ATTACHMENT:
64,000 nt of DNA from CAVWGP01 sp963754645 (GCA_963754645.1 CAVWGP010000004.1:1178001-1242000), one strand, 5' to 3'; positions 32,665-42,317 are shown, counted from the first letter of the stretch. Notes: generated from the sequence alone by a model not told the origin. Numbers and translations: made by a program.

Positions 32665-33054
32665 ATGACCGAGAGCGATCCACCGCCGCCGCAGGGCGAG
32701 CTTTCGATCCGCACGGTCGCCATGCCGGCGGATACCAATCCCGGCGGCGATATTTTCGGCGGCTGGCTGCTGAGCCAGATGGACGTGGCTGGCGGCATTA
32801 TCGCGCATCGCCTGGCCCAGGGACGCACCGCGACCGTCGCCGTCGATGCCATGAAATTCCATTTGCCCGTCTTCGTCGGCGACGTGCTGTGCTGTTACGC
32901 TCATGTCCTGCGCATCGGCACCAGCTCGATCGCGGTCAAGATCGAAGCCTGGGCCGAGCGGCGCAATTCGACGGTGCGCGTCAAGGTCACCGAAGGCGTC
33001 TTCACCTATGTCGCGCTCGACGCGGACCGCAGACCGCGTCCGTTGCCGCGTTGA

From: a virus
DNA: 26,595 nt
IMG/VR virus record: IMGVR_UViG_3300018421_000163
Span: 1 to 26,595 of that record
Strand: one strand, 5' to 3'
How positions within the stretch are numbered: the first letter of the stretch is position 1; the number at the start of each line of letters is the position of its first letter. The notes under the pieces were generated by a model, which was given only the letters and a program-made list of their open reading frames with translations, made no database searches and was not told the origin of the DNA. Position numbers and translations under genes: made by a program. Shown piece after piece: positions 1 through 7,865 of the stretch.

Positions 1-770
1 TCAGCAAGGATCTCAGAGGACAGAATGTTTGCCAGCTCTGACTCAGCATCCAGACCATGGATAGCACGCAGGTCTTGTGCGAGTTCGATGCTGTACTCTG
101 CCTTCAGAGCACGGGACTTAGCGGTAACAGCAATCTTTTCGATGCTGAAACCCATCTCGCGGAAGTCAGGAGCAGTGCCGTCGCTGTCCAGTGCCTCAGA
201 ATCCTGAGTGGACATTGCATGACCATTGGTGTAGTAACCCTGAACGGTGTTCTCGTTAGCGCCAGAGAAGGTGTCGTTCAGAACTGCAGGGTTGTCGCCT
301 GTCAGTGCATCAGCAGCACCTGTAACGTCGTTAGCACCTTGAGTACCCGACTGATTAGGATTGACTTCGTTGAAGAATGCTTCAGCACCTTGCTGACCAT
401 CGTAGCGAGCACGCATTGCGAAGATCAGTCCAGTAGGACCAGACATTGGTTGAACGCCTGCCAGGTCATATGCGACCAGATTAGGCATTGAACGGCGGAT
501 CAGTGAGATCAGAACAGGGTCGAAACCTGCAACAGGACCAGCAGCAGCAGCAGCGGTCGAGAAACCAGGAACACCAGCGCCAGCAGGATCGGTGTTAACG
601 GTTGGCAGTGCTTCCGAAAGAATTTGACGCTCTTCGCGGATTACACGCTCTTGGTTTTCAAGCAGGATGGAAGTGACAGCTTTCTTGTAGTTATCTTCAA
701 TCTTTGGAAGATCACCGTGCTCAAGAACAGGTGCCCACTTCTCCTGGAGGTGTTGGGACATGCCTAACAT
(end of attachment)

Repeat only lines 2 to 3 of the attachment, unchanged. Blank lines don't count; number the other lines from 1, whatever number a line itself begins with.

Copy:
Positions 32665-33054
32665 ATGACCGAGAGCGATCCACCGCCGCCGCAGGGCGAG